alexa A new method for the quantitative analysis of cutmark micromorphology
Social & Political Sciences

Social & Political Sciences

Journal of Forensic Anthropology

Author(s): Silvia M Bello, Christophe Soligo

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Cutmarks found on the fossilised bones of butchered animals provide direct evidence for the procurement of meat through technological means. As such, they hold some of the oldest available information on cognitive ability and behaviour in human evolution. Here we present a new method that allows a three-dimensional reconstruction of cutmark morphology and the quantification of profile parameters. We have tested this new technique on cutmarks that were experimentally inflicted on a pig rib using a steel knife and an un-retouched flint flake at different angles. The method allows for the cross-sectional shape, the sharpness and depths of the resulting cutmarks to be quantified. The data show that knife mark sections are characterised by a V-shape or √-shape depending on the inclination of the knife. Cutmarks produced with the flint flake were less clearly defined and generally less sharp than those produced by the knife. We discuss the method's potential to provide new information on butchery technique and cognitive abilities developed by the human lineage, from the earliest tool-using hominins through to modern Homo sapiens.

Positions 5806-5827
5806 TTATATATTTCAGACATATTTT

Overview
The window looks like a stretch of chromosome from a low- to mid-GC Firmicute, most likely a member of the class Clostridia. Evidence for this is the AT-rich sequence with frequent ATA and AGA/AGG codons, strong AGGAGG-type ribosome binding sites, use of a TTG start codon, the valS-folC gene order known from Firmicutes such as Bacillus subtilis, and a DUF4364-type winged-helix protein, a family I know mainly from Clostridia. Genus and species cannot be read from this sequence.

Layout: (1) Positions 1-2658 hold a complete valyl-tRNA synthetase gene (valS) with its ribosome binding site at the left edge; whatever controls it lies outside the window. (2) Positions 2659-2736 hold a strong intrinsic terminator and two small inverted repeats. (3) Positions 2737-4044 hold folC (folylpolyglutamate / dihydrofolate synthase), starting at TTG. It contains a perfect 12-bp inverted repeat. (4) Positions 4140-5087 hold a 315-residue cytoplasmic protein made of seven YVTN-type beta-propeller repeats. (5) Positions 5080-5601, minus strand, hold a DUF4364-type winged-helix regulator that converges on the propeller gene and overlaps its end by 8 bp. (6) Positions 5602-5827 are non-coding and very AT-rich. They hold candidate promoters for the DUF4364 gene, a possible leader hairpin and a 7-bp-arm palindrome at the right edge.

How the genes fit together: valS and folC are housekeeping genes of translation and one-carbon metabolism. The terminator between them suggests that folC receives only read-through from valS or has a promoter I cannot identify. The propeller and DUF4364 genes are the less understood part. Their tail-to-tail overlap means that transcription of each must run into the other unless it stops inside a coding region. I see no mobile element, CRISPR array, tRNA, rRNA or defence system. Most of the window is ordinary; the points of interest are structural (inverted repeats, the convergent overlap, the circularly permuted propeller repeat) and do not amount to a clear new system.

This article was published in Journal of Archaeological Science and referenced in Journal of Forensic Anthropology

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